Saint Mary's carves out new identity in win

Saint Mary's Spoils Lavin's Debut (0:53)

Clint Steindl scored a career-high 22 points and Saint Mary's beat St John's, 76-71, spoiling Steve Lavin's return to coaching (0:53)

MORAGA, Calif. -- The mega-sized personality and production that characterized the Omar Samhan era at Saint Mary’s is over, and how the Gaels expect to fill the power vacuum created by the big man’s departure can best be summed up by his old point guard.

“Guys find their spots,” senior Mickey McConnell said.

McConnell meant that in the technical sense, describing how Clint Steindl managed to get open and carve up St. John’s with a career-high 22 points on seven 3-pointers in a 76-71 win at McKeon Pavilion. As a team, the ragtag Gaels will each have to find ways to do his part in a program that no longer necessarily has a go-to guy.

Beating an emerging Big East team at home behind contributions from numerous Gaels -- including McConnell’s 10 points and Matthew Dellavedova’s 15 points and nine assists -- was an important early-season achievement coming off a Sweet 16 appearance.

The margin for error, after all, is slim in the West Coast Conference without nonconference wins like this one to boost the résumé. Failing to go through Gonzaga and capture an automatic bid results in an uncomfortable wait and often heartbreak, as the Gaels know full well.

“This is one of those wins,” Saint Mary’s coach Randy Bennett said. “Those guys [at St. John’s] will have a good RPI. At the end of the year, we should have a notable win.”

On a night when Steve Lavin made his long-awaited return to coaching and had his parents in the stands to see it, Steindl stole the show.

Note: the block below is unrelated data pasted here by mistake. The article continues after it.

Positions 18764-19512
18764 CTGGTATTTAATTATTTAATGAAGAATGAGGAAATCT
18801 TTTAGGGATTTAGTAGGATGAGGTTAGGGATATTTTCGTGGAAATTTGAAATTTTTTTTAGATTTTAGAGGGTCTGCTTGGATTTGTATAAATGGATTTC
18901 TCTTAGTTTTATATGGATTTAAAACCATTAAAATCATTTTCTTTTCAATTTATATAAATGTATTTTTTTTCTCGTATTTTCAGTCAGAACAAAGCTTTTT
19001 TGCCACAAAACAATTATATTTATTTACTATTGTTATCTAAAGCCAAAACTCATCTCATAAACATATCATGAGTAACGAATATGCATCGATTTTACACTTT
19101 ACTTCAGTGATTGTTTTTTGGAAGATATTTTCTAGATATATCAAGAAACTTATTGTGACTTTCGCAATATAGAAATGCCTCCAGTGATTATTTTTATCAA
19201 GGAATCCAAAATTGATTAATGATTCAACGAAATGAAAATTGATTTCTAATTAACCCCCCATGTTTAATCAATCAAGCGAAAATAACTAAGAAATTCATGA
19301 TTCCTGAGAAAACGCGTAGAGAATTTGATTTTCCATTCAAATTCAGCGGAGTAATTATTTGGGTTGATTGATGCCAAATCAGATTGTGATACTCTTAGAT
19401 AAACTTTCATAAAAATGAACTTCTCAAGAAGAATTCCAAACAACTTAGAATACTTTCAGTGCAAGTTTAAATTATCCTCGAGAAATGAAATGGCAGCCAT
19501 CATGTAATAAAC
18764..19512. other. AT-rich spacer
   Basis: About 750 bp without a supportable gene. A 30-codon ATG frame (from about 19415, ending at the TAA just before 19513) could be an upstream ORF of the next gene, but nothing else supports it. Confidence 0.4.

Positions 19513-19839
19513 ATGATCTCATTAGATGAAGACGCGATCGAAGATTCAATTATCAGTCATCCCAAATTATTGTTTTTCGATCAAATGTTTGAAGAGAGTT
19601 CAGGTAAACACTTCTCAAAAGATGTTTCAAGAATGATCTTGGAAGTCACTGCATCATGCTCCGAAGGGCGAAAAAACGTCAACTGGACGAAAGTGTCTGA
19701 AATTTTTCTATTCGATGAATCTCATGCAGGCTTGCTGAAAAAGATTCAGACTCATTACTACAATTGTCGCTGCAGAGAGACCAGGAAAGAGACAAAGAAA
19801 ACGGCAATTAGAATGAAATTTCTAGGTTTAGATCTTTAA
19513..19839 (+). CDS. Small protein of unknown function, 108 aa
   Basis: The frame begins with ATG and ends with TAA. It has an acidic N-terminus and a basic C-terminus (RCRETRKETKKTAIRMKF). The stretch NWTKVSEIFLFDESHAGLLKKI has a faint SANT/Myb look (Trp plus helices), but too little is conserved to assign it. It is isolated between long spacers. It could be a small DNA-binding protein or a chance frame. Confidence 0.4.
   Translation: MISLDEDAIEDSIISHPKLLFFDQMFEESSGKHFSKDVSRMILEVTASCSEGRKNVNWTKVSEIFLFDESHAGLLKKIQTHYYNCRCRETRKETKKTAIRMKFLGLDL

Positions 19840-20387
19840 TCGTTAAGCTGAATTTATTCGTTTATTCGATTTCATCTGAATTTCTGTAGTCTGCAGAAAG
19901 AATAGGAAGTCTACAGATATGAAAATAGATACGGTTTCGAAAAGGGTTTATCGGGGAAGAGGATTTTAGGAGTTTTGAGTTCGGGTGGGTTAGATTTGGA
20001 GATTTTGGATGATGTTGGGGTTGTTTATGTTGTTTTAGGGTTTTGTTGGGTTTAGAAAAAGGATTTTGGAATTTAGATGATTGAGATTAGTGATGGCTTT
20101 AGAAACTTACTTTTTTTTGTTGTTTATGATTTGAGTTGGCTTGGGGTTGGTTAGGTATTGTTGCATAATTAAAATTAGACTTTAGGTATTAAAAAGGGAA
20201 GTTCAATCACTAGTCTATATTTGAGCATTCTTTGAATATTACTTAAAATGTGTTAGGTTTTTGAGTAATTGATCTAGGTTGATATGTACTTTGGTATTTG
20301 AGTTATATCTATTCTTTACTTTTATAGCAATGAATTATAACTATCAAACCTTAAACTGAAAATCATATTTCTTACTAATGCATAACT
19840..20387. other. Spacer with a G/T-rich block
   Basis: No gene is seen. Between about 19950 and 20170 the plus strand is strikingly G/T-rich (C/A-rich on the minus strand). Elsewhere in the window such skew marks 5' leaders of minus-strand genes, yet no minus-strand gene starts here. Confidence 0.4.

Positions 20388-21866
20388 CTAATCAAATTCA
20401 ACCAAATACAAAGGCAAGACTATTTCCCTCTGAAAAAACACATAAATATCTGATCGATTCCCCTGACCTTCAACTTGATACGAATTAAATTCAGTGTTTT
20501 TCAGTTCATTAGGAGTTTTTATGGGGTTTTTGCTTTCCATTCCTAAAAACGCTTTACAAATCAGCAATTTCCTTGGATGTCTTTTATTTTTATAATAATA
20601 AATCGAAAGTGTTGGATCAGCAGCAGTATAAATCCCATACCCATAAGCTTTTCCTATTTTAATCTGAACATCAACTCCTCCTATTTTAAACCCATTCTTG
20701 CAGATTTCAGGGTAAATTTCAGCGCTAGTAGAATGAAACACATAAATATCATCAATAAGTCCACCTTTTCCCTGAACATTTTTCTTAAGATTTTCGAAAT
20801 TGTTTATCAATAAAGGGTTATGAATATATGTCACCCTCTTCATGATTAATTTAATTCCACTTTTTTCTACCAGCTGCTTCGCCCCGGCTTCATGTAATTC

The gangly 6-foot-7 Australian sank five back-breaking 3-pointers in the second half. After the game, he spoke of needing to step up as a scorer on this team and all the while experiencing what it’s like to be in the zone.

“It’s kind of surreal,” Steindl said. The basket feels like it’s three times the size it actually is. You get pumped up. This home crowd we use to our advantage.”

In the absence of Samhan, Steindl whipped the crowd into a frenzy and started in the frontcourt alongside transfers Rob Jones (seven points, five rebounds) and Kenton Walker II (six points, six rebounds, four blocks). Tim Williams, who played very little last season while backing up Samhan, chipped in eight points and eight rebounds.

Those performances were welcomed by Bennett, given that Dellavedova has been coming off the bench while working his way back from a hamstring injury, and fellow guard Jorden Page did not play because of a bruised knee.

The performances also came against a St. John's team with 10 seniors on the roster and one uber-talented freshman. Dwayne Polee II had quite a college debut, scoring 16 points and finishing on a breakaway in such incredible fashion that Bennett mused that it appeared as if he had dunked it from the lights at the roof of the building.

“My individual effort doesn’t mean anything if we don’t get the win,” Polee said.

“They’re a great shooting team. We allowed them too many open looks.”

Still, Polee represents a bright future for Lavin and the tip of the iceberg when it comes to incoming recruits. He got the Red Storm off to a good start and a 31-28 lead at halftime.

D.J. Kennedy finished with 15 points, and Justin Burrell came off the bench to score 13. But the consistency wasn't there, and all Saint Mary’s needed was a lapse to take over the game.

When St. John’s allowed the first five minutes of the second half to go by without scoring, Steindl’s back-to-back 3-pointers gave Saint Mary’s the lead. Dellavedova ultimately finished off St. John’s by calmly making his free throws down the stretch.

It was a workmanlike performance for Saint Mary’s and one that St. John's could learn from.

“They battled to the end,” Lavin said of his players. “We just got to improve our offensive execution. It’ll all get better.”